Supports Steam, PlayOnLinux and more
No preinstalled games
Ubuntu GamePack comes from Ukrainian developers UALinux. In addition to proprietary codecs and drivers, the distro provides two different systems for you to enjoy gaming on Linux – Steam and the Lutris Gaming Platform. With these you can access and install hundreds of games on your Ubuntu machine.
UALinux claims that its distro provides access to thousands of games and applications for Windows and DOS. The emulators DOSBox and DosEmu are preinstalled, as is the more fully-fledged Windows emulator Crossover.
Like Lakka, Ubuntu GamePack doesn’t come with any games, but as it includes both Wine and Play on Linux, you won’t have any trouble getting your existing games running. The distro also supports Adobe Flash and Java so you can play online games too.
The current version of Ubuntu GamePack (2017.01) is based on Ubuntu 16.04. There’s both a 32-bit and a 64-bit version; each are around 2GB in size.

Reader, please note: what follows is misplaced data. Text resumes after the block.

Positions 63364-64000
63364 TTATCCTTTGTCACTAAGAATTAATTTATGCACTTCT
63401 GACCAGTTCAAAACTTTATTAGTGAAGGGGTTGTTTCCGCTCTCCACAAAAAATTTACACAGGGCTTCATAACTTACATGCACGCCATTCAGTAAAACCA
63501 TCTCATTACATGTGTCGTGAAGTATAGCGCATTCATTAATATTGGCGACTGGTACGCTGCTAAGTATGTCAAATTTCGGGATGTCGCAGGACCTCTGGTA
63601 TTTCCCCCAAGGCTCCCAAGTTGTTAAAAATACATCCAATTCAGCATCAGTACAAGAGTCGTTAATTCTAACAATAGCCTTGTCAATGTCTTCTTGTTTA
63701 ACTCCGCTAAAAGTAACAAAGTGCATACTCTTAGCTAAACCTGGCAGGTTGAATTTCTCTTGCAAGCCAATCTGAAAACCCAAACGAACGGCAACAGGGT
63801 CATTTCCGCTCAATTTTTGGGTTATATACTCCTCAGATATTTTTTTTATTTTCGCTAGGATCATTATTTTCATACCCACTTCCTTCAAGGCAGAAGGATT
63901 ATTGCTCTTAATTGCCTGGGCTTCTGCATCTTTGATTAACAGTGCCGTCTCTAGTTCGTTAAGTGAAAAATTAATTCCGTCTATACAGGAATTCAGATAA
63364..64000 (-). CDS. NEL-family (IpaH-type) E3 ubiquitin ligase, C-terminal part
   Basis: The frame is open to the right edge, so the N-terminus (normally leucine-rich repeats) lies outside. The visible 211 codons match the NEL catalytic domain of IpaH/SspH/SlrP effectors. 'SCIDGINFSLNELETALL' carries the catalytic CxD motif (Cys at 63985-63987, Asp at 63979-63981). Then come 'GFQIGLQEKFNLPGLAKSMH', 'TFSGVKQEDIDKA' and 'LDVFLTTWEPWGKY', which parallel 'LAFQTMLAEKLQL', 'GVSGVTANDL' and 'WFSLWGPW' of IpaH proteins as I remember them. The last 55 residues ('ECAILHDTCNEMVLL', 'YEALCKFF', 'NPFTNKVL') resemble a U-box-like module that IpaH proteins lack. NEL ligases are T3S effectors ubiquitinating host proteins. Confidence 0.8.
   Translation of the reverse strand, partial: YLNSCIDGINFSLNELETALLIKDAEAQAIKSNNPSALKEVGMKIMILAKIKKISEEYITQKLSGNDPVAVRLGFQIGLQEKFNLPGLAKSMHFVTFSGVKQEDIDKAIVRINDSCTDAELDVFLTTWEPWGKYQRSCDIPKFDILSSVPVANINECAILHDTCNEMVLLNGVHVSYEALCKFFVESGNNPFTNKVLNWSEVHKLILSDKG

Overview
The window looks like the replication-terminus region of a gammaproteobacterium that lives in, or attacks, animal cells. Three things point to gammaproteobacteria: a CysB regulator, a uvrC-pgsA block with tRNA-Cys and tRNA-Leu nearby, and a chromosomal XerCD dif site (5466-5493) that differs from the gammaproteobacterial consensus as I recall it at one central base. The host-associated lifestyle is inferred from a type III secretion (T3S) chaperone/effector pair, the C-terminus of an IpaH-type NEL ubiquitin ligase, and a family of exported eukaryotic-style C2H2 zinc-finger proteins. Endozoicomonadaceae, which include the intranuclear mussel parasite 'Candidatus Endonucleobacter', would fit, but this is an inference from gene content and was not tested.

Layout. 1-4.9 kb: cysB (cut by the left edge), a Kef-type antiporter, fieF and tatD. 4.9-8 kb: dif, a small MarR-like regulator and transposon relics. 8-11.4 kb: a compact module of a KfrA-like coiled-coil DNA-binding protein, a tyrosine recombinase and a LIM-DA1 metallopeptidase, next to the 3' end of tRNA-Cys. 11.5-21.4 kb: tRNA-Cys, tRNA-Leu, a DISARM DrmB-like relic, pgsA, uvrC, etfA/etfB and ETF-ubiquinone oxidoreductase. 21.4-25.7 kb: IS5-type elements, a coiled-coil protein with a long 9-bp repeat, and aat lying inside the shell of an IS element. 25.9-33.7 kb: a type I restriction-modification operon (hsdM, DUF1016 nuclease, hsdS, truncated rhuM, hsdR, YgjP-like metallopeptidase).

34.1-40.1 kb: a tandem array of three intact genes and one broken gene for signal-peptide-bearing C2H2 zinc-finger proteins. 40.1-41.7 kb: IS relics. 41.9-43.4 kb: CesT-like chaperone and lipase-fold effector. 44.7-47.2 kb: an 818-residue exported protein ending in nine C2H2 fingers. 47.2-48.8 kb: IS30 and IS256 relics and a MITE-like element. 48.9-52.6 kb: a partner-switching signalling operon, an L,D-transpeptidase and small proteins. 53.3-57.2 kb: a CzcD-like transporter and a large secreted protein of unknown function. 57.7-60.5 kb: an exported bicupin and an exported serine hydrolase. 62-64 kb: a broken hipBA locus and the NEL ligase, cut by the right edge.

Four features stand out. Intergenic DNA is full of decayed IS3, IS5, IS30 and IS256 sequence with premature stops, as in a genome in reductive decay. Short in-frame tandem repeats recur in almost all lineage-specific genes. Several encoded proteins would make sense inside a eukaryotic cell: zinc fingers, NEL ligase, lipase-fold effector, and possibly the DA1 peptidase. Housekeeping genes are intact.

Get started with your very own Steam Machine
Access all the titles in the Steam store
Install free Linux games as well as paid titles
Setup of Steam Machine is for experienced users only
This Debian-based distro (recently updated to the latest Debian 8 release) has been specifically designed to run Valve’s Steam platform, and comes pre-installed on the firm’s Steam Machine games console.
SteamOS is probably the closest Linux distro to an actual games console. Technically, you could install additional software using the Debian Jessie repositories, but this operating system’s main emphasis is on gaming.
The install-only distro is available for 64-bit machines and works best with at least 4GB of RAM. It also needs around 200GB of free space on your hard drive and an Nvidia, AMD (Radeon 8500 and later) or Intel GPU. If you’re handy with computers, consider building your own Steam Machine.
SteamOS can only be used to play Steam games. Users can’t benefit from Play on Linux or Wine when running SteamOS. However, the unique in-home streaming feature lets you connect the machine running SteamOS to another computer on the network, allowing you to stream a game to that PC. Unlike most Linux distros, not all of SteamOS is open source software.